[Milton-L] De Doctrina Christiana
Horace Jeffery Hodges
jefferyhodges at yahoo.com
Mon Jan 12 16:27:11 EST 2009
Stephen Fallon writes:
"[T]he appearance of God as a speaking character generates the problems of level of consistency. It is one thing to say that God is omniscient; it is another to present God at a moment in time reacting to an event and predicting its consequences, including consequences arising from the operation of free will. In a doctrinal treatise, one can do things with God that one can't do as easily in a narrative."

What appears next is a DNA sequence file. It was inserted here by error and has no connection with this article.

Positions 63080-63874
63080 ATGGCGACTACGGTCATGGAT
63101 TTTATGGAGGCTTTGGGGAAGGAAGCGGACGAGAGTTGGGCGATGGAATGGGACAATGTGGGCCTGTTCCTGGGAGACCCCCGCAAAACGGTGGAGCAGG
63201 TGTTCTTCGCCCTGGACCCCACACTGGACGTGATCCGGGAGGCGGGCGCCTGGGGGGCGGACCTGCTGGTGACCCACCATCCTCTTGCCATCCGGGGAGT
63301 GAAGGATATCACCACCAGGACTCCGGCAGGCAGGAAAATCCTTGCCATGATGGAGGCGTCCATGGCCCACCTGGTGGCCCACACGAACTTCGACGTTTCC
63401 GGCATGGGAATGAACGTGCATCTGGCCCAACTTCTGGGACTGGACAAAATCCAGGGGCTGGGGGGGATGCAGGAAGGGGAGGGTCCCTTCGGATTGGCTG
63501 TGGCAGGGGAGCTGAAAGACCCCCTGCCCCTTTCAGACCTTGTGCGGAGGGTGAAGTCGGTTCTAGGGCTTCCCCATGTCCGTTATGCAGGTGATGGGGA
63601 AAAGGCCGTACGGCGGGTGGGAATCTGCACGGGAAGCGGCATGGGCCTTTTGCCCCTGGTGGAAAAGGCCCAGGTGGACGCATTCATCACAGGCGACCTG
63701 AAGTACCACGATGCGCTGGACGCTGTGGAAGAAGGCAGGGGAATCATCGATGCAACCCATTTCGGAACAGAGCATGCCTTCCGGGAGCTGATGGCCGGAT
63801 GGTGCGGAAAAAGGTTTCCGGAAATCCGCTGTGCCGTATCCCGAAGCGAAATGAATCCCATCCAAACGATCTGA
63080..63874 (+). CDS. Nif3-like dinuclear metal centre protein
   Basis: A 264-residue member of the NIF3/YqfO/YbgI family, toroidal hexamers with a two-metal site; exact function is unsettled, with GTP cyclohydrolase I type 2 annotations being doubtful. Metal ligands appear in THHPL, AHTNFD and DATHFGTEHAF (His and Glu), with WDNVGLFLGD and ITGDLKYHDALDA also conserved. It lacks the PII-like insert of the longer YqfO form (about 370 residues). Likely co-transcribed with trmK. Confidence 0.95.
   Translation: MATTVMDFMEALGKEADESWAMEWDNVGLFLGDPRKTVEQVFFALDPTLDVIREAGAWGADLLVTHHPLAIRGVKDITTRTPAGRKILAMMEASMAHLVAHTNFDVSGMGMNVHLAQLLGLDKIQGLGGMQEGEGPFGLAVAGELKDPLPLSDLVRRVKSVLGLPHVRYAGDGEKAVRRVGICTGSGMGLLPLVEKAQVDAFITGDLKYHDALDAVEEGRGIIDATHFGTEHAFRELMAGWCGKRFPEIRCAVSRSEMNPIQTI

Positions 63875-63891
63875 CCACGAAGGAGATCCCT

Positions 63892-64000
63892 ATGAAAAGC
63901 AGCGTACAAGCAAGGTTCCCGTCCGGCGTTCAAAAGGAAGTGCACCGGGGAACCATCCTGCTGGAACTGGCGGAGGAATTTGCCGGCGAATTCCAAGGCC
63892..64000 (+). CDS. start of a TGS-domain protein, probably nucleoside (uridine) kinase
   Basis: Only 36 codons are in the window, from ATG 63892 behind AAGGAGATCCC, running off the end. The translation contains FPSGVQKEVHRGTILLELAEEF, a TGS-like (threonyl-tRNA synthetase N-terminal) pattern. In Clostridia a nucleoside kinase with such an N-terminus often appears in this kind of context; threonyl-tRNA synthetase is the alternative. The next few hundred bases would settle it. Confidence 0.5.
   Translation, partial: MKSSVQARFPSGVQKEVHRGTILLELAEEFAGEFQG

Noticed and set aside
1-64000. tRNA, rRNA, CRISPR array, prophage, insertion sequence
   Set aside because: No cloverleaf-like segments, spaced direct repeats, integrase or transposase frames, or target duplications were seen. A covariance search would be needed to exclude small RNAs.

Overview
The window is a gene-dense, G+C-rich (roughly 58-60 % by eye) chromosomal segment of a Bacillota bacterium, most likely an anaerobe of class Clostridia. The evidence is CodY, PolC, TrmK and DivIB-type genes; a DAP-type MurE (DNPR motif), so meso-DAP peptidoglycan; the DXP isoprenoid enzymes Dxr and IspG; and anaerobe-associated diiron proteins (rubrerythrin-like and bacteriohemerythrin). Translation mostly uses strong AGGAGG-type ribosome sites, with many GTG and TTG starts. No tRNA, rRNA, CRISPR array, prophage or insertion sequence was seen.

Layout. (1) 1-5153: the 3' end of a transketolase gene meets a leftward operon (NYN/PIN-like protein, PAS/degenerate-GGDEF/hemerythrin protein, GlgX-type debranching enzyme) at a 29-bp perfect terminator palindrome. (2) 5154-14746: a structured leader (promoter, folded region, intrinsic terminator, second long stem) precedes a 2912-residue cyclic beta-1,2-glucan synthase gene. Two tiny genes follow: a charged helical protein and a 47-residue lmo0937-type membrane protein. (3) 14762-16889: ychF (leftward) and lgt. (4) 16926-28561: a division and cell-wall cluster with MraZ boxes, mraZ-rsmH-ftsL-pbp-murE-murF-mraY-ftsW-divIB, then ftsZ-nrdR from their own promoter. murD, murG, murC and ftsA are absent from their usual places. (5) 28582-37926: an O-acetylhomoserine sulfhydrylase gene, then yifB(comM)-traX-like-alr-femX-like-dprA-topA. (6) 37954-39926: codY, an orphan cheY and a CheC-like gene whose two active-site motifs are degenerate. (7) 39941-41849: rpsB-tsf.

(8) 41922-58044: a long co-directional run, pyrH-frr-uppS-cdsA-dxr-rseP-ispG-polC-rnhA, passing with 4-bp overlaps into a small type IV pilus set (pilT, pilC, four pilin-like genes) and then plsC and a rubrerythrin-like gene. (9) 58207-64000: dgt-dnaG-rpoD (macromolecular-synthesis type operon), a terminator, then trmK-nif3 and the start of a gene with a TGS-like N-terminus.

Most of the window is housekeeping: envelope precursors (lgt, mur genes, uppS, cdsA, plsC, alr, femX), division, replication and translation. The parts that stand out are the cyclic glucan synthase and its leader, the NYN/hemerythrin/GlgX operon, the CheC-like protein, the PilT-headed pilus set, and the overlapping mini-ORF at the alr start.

I wonder if the doctrine of God's Middle Knowledge -- which was developed by the Spanish Jesuits and which stands behind Arminian views on free will and which Milton could have gotten in part from Arminius or in whole from Molina -- enables Milton to make this attempt at a narrative presentation of God's omniscience interacting with man's free will.
Not that the narrative strikes us as entirely consistent unless we know that theology . . . but Milton was looking for a "fit audience though few."
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